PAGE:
This patient has a non-transfusion-dependent thalassemia, since she does not require regular transfusions for survival. Recent hematology research suggests that transfusing such patients can even be more harmful as their bodies become accustomed to functioning with extraordinarily low hemoglobin levels. However, this literature also acknowledges that pregnancy is a physiologic state that may necessitate a transfusion even in such patients [4]. The precipitating factor leading to hemolysis in our case was never identified, although it was possible that her viral illness could have led to her condition.

Regardless of whether thalassemia is the predominant hemoglobinopathy, as in our case, or other severe blood dyscrasias are present, the decision to pursue transfusion should not be undertaken lightly. This decision should include both clinical and laboratory data [4, 7]. Standard cutoffs for transfusion are not sufficient, since they fail to consider different baseline hemoglobin levels at which patients are accustomed to as well as the changes resulting from physiological perturbations during pregnancy.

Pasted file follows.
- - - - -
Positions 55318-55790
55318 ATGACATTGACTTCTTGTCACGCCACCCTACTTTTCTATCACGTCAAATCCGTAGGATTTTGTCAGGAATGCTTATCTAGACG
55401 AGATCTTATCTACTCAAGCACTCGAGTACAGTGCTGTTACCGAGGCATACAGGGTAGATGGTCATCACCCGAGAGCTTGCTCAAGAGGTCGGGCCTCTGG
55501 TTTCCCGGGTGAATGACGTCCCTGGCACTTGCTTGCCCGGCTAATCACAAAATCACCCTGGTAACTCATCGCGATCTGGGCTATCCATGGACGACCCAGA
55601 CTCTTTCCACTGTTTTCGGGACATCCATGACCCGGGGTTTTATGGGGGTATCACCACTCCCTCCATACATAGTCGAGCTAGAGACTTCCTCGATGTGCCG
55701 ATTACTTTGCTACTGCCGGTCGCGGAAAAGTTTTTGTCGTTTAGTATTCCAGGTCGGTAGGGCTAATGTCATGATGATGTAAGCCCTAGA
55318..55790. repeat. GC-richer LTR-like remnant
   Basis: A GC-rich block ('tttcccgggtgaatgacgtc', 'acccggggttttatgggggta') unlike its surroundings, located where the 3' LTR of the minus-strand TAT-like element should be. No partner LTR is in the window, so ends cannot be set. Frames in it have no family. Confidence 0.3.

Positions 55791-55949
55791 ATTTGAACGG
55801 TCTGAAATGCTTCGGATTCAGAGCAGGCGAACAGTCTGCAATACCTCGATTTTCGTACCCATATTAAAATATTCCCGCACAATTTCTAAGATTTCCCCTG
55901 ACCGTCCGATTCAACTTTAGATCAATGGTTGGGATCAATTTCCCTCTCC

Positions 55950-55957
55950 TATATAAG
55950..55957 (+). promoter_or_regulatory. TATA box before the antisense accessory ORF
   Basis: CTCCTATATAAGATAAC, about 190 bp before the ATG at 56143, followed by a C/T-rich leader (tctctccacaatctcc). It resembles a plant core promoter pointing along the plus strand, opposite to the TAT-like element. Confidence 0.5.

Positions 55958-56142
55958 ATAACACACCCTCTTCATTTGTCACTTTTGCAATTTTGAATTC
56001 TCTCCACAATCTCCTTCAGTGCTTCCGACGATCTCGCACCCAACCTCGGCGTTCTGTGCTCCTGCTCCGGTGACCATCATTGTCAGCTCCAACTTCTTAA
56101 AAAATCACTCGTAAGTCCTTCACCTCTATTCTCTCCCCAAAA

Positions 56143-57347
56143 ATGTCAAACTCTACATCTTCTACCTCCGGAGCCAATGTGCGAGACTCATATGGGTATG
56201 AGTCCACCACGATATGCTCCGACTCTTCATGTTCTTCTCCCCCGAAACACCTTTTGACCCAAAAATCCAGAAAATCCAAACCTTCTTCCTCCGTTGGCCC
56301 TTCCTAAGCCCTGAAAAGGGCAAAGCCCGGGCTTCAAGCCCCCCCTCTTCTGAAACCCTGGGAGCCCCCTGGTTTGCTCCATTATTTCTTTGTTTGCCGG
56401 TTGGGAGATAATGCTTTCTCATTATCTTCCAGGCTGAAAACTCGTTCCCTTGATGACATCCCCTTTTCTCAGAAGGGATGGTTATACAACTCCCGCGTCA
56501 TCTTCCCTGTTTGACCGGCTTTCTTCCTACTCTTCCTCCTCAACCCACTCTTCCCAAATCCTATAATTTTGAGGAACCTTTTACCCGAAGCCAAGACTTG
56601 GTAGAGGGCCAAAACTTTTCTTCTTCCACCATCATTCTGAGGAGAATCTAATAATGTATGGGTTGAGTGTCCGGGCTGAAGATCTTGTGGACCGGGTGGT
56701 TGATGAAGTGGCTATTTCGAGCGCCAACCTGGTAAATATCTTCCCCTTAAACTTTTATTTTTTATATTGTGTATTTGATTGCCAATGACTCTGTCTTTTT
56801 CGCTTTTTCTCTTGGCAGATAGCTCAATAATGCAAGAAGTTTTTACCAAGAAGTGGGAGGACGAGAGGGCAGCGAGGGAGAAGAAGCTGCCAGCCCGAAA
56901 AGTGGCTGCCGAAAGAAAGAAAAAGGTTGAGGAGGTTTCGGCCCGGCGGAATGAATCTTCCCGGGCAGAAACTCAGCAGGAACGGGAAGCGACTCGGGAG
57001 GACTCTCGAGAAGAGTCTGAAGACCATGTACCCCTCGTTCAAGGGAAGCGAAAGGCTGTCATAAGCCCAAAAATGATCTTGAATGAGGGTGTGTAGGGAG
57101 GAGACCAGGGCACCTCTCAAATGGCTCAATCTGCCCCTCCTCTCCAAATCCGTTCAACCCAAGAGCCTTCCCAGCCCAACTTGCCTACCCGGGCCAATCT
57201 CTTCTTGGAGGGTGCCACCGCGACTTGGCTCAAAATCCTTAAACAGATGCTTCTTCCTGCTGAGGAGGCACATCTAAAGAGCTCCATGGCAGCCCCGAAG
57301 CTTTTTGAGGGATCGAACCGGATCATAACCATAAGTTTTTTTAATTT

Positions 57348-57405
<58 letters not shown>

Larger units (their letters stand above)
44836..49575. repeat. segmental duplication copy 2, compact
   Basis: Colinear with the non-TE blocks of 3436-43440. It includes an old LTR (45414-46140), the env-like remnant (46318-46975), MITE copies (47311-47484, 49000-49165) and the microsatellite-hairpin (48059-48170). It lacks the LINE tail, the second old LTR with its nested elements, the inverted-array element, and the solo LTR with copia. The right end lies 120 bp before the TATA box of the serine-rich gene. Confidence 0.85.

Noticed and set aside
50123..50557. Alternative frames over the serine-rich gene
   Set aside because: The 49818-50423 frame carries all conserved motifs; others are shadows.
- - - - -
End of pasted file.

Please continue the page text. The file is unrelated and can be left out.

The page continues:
It is important to note that although expectant management resulted in a favorable clinical outcome, a contingency plan had been outlined in the event that maternal or fetal deterioration developed which a conservative transfusion support strategy with a multidisciplinary input. Our overall reassurance was reinforced by the resolution of symptoms as well as the lack of fetal distress on testing. Although laboratory values failed to improve immediately, symptoms continued to resolve thus dictating our clinical conduct. Conservative management of pregnant patients remains an acceptable strategy, as long as the maternal and fetal health is constantly evaluated. A similar case to our patient had not previously been described in the available literature; however, the most similar—a number of case reports of delayed transfusion reactions in maternal sickle cell patients—suggests further caution in immediately pursuing transfusion support in these patients [10].